Why is fly ash sometimes used in grout? Does it work the same as portland cement? How can fly ash be used to replace portland cement in some grouts?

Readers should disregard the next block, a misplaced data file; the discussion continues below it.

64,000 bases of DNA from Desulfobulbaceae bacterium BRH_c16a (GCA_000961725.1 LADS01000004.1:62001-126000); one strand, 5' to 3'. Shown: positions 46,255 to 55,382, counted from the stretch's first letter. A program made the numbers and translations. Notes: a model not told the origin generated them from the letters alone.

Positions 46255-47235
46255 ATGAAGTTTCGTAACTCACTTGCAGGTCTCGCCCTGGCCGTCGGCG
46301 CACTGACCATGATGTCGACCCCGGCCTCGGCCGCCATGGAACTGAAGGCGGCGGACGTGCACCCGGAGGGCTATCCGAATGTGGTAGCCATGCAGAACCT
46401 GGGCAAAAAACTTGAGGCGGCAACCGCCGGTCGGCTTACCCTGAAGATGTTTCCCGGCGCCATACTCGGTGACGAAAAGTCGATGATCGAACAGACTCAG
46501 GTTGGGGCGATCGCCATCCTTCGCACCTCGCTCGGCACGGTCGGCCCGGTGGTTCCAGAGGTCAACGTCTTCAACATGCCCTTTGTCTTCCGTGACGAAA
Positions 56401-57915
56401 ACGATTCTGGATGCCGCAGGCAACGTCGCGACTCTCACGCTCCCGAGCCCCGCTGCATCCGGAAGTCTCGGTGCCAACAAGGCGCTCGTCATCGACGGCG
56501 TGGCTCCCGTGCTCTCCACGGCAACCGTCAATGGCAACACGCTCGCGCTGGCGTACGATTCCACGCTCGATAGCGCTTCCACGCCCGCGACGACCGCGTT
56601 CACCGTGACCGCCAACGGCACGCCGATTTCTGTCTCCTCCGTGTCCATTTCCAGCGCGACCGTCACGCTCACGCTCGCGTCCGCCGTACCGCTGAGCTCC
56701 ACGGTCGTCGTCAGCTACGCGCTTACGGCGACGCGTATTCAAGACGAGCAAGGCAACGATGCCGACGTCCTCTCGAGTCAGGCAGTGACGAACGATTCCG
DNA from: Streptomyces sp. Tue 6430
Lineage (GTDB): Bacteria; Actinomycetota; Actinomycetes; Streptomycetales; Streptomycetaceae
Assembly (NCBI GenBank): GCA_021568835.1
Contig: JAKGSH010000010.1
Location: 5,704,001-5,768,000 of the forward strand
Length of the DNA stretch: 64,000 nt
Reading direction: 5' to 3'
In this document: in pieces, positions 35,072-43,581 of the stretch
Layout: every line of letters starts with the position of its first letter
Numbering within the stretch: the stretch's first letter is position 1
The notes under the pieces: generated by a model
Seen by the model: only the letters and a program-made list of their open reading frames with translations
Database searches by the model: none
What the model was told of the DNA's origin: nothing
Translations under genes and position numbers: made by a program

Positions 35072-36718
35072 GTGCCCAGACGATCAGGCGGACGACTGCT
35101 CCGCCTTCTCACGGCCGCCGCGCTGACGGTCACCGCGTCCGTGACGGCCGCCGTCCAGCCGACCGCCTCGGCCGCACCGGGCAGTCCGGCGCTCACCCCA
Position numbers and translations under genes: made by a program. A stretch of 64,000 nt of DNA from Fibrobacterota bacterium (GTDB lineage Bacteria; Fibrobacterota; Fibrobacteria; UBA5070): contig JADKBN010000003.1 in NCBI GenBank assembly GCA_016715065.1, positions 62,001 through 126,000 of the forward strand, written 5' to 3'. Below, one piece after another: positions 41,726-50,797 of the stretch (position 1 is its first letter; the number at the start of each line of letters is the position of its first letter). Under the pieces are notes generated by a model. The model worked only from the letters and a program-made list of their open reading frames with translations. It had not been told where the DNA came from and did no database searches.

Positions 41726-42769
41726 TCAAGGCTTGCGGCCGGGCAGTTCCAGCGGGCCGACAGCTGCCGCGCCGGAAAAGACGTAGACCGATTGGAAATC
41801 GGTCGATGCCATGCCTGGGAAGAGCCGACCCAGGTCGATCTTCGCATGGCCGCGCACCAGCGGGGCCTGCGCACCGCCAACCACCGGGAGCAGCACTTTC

Fly ash is material that is obtained from coal combustion. Fly ash itself does not work as a cement. However, if finely divided, it reacts with calcium hydroxide in the presence of moisture to form compounds very similar to the strength-producing compounds found when portland cement hydrates. Calcium hydroxide is one of the main components of portland cement. When fly ash is added to portland cement it therefore acts as a cementitious material. ASTM C 476 and C 270 permit the use of cement meeting ASTM C 595 "Standard Specification for Blended Hydraulic Cements." This specification allows 15% to 40% fly ash by weight of portland cement as a cement replacement. The maximum allowable amount of fly ash depends on the type of portland cement and the strength-gain characteristics of the blended cement. In addition to its cementitious properties when mixed with portland cement, fly ash enhances the grout's flow.